National Front L. Bennett 250 0.76
Workers Revolutionary C. Dixon 81 0.25
Independent P. Dick 73 0.22
Majority 1,954 5.94
Turnout
Labour hold Swing
  • Both Starks and Knott were official candidates of their respective local parties and both supported the Alliance between the Liberals and the SDP, however Starks was given endorsement by the both national parties.

Elections in the 1910s[edit]

William Bull
December 1910 General Election: Hammersmith

Electorate

Party Candidate Votes % ±%
Conservative Sir William James Bull 5,807 55.6 1.0
Liberal George Blaiklock 4,645 44.4 -1.0
Majority 1,162
Turnout 14,362 72.8
Conservative hold Swing
January 1910 General Election: Hammersmith
Party Candidate Votes % ±%
Conservative Sir William James Bull 6,668 54.6 6.2
Liberal George Blaiklock 5,542 45.4 2.2
Majority 1,126
Turnout 14,362 85.0
Conservative hold Swing

Elections in the 1900s[edit]

1906 General Election: Hammersmith
Party Candidate Votes % ±%
Conservative Sir William James Bull 5,111 48.4 -23.2
Liberal George Blaiklock 4,562 43.2 14.8
Independent Labour G. Belt 885 8.4
Majority 549
Turnout 14,007 75.4
Conservative hold Swing
1900 General Election: Hammersmith
Party Candidate Votes % ±%
Conservative William James Bull 5,458 71.6 10.8
Liberal Michael Emil Lange 2,166 28.4 -10.8
Majority 3,292
Turnout 13,064 58.4
Conservative hold Swing

Elections in the 1890s[edit]

1895 General Election: Hammersmith
Party Candidate Votes % ±%
Conservative Walter Tuckfield Goldsworthy 5,017 60.8 6.7
Lib-Lab William Charles Steadman 3,238 39.2 -6.7
Majority 1,779
Turnout 12,378 66.7
Conservative hold Swing
1892 General Election: Hammersmith
Party Candidate Votes % ±%
Conservative Walter Tuckfield Goldsworthy 4,387 54.1 -8.7
Lib-Lab Frank Samuel Smith 3,718 45.9 8.7
Majority 669
Turnout 11,534 70.3
Conservative hold Swing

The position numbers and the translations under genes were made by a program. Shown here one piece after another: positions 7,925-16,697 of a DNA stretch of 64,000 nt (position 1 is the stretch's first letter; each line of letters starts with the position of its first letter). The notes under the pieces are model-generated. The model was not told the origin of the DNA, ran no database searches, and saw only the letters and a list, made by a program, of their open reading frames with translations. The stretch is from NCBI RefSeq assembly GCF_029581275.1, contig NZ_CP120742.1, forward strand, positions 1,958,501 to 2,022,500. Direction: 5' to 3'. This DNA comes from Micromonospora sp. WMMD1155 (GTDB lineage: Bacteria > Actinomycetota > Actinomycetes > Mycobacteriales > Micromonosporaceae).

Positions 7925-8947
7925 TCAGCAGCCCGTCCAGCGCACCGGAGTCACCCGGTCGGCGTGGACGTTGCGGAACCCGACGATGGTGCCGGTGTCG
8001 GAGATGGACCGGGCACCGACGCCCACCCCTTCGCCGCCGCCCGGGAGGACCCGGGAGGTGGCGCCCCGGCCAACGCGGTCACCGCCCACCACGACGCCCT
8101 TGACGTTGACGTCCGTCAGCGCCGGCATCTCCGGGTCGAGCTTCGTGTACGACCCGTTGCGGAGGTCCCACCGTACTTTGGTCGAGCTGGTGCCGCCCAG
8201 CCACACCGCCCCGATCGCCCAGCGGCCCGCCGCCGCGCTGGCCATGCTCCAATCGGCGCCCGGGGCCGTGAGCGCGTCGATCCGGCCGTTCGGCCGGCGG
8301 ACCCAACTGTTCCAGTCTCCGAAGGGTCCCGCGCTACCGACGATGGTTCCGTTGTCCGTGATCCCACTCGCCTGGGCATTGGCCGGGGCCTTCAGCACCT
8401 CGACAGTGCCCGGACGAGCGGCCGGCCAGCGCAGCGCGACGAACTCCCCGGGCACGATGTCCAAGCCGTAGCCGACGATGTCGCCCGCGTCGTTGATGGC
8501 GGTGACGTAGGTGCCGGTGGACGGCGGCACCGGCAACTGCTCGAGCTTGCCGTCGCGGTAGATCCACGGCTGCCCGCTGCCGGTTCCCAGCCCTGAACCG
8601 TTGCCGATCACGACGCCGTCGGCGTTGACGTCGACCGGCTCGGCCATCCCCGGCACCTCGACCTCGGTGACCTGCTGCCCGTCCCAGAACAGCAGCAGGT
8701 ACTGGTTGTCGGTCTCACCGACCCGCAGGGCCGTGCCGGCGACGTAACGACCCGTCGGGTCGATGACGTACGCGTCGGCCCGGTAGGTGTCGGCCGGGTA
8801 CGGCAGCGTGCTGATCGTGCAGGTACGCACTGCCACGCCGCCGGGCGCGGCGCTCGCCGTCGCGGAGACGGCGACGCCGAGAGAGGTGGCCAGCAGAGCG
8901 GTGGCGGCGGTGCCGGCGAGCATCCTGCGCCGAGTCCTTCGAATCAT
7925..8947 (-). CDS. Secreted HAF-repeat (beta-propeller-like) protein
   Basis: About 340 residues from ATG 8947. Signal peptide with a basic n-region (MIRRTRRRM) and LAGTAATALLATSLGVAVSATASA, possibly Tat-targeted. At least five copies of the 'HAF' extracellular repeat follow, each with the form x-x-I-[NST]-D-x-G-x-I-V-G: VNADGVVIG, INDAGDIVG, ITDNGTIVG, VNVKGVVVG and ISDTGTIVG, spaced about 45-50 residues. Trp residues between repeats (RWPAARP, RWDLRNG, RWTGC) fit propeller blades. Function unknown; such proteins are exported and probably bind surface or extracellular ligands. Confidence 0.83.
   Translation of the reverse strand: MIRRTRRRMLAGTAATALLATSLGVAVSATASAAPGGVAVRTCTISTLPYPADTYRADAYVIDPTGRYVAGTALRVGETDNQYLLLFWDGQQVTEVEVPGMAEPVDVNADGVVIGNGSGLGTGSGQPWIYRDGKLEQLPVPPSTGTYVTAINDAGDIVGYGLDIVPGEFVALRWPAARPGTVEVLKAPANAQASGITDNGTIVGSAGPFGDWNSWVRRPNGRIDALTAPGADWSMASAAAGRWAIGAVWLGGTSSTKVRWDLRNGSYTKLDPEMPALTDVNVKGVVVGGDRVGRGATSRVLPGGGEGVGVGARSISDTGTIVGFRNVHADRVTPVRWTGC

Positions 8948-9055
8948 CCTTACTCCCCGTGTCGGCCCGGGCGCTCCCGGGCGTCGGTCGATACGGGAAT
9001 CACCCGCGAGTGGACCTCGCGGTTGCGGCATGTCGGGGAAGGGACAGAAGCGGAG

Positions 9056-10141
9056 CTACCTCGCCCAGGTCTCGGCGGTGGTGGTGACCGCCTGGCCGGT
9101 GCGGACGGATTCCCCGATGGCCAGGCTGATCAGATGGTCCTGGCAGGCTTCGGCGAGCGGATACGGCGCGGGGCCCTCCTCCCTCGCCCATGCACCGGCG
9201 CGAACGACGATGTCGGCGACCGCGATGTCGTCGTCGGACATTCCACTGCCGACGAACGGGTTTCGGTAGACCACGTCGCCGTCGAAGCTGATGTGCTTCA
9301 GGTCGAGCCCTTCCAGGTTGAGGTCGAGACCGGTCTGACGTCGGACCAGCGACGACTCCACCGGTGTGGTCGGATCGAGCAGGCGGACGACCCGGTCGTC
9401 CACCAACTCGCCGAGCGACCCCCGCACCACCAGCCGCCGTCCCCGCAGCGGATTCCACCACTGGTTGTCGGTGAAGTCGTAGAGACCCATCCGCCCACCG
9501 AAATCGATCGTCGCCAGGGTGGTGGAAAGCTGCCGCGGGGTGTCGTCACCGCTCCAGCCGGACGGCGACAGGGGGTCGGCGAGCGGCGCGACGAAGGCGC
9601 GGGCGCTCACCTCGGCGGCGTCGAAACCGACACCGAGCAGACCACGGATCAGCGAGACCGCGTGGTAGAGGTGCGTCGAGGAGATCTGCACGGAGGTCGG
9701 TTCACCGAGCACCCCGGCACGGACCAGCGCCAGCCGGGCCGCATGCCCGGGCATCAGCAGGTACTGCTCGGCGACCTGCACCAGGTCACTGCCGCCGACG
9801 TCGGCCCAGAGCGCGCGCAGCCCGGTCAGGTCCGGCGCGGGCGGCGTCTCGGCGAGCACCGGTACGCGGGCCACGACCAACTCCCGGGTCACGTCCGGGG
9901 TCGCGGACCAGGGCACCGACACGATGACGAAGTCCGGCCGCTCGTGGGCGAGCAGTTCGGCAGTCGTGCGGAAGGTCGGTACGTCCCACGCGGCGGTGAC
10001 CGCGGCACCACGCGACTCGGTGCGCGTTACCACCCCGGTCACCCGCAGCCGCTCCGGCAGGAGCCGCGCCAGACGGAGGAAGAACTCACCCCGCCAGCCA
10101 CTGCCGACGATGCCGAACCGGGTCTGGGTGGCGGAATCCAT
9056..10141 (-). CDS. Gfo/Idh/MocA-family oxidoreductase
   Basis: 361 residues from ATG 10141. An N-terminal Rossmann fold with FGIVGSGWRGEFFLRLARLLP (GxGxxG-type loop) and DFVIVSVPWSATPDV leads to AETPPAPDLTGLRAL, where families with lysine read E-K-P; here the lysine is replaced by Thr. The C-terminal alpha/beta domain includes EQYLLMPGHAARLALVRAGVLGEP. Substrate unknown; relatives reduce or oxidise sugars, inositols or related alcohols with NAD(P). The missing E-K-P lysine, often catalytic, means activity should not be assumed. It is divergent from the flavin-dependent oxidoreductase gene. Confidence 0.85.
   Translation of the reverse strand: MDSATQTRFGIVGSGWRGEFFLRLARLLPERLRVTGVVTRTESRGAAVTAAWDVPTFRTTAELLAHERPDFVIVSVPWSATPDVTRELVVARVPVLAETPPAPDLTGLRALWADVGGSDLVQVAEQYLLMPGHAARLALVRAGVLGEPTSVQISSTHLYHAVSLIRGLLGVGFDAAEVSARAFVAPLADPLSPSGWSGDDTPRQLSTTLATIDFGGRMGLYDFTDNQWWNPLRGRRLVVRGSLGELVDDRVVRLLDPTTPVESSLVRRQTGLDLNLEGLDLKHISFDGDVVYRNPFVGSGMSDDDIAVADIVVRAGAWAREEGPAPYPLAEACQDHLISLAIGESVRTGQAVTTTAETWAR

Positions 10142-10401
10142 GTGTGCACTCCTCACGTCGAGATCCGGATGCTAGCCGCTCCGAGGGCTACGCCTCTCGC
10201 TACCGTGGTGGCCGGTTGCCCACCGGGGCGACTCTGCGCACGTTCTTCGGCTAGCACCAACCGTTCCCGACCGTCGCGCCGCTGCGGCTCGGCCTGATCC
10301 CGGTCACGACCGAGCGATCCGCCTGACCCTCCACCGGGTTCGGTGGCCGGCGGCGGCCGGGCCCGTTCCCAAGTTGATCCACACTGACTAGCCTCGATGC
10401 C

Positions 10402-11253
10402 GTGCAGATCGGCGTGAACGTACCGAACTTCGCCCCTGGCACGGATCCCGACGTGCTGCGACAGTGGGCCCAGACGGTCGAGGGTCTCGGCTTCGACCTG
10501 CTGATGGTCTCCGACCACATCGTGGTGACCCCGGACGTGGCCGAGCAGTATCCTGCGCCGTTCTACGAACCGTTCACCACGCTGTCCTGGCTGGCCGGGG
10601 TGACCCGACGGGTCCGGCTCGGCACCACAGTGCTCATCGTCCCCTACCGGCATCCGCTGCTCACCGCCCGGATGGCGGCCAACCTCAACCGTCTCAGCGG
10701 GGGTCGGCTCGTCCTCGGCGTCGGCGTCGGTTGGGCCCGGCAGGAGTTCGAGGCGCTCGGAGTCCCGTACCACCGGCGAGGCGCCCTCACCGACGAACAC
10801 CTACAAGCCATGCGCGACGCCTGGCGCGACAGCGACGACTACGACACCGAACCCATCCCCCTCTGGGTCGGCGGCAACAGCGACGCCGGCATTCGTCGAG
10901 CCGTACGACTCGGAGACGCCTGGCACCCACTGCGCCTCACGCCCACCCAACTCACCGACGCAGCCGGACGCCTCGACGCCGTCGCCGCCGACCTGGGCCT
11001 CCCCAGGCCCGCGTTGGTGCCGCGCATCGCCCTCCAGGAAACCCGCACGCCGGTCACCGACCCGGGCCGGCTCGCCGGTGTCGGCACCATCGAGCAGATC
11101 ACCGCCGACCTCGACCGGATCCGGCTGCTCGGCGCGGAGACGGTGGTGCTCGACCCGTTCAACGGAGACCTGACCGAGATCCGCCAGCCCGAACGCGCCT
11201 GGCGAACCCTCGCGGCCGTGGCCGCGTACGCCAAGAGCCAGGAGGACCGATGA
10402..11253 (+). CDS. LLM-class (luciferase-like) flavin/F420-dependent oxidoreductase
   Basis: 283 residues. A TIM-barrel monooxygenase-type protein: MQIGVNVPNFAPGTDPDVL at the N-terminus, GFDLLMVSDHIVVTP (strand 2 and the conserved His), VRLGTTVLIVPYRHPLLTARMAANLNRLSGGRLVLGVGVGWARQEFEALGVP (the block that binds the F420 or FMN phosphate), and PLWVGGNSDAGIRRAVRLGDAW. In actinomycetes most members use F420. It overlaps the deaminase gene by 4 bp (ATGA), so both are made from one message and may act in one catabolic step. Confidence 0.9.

Elections in the 1880s[edit]

1886 General Election: Hammersmith
Party Candidate Votes % ±%
Conservative Major-Gen. Walter Tuckfield Goldsworthy 3,991 62.8 4.9
Liberal F. Dethridge 2,362 37.2 -4.9
Majority 1,629
Turnout 9,611 66.1
Conservative hold Swing
1885 General Election: Hammersmith
Party Candidate Votes % ±%
Conservative Major-Gen. Walter Tuckfield Goldsworthy 4,264 57.9
Liberal Thomas Chatfeild Clarke 3,095 42.1
Majority 1,169
Turnout 9,611 76.6
Conservative gain from new seat Swing

See also[edit]

Notes and references[edit]

Notes
  1. ^ A borough constituency (for the purposes of election expenses and type of returning officer)
  2. ^ As with all constituencies, the constituency elects one Member of Parliament (MP) by the first past the post system of election at least every five years.
References
  1. ^ Redistribution of Seats Act, 1885, (48 & 49 Vict.) c. 23, Schedule 4
  2. ^ F A Youngs Jr., Guide to the Local Administrative Units of England, Vol.I: Southern England, London, 1979
  3. ^ The Parliamentary Constituencies (England) Order 1983 (S.I. 1983 No. 417)
  4. ^ The Parliamentary Constituencies (England) Order 1995 (S.I. 1995 No. 1626)
  5. ^ Hammersmith UK Polling Report
  6. ^ 2001 Census
  7. ^ http://electionresults.blogspot.co.uk/2013/04/hammersmith-2015.html
  8. ^ Election 2010 - Hammersmith BBC News
  9. ^ "Politics Resources". Election 1992. Politics Resources. 9 April 1992. Retrieved 6 Dec 2010. 

Sources[edit]

Coordinates: 51°31′N 0°14′W / 51.51°N 0.23°W / 51.51; -0.23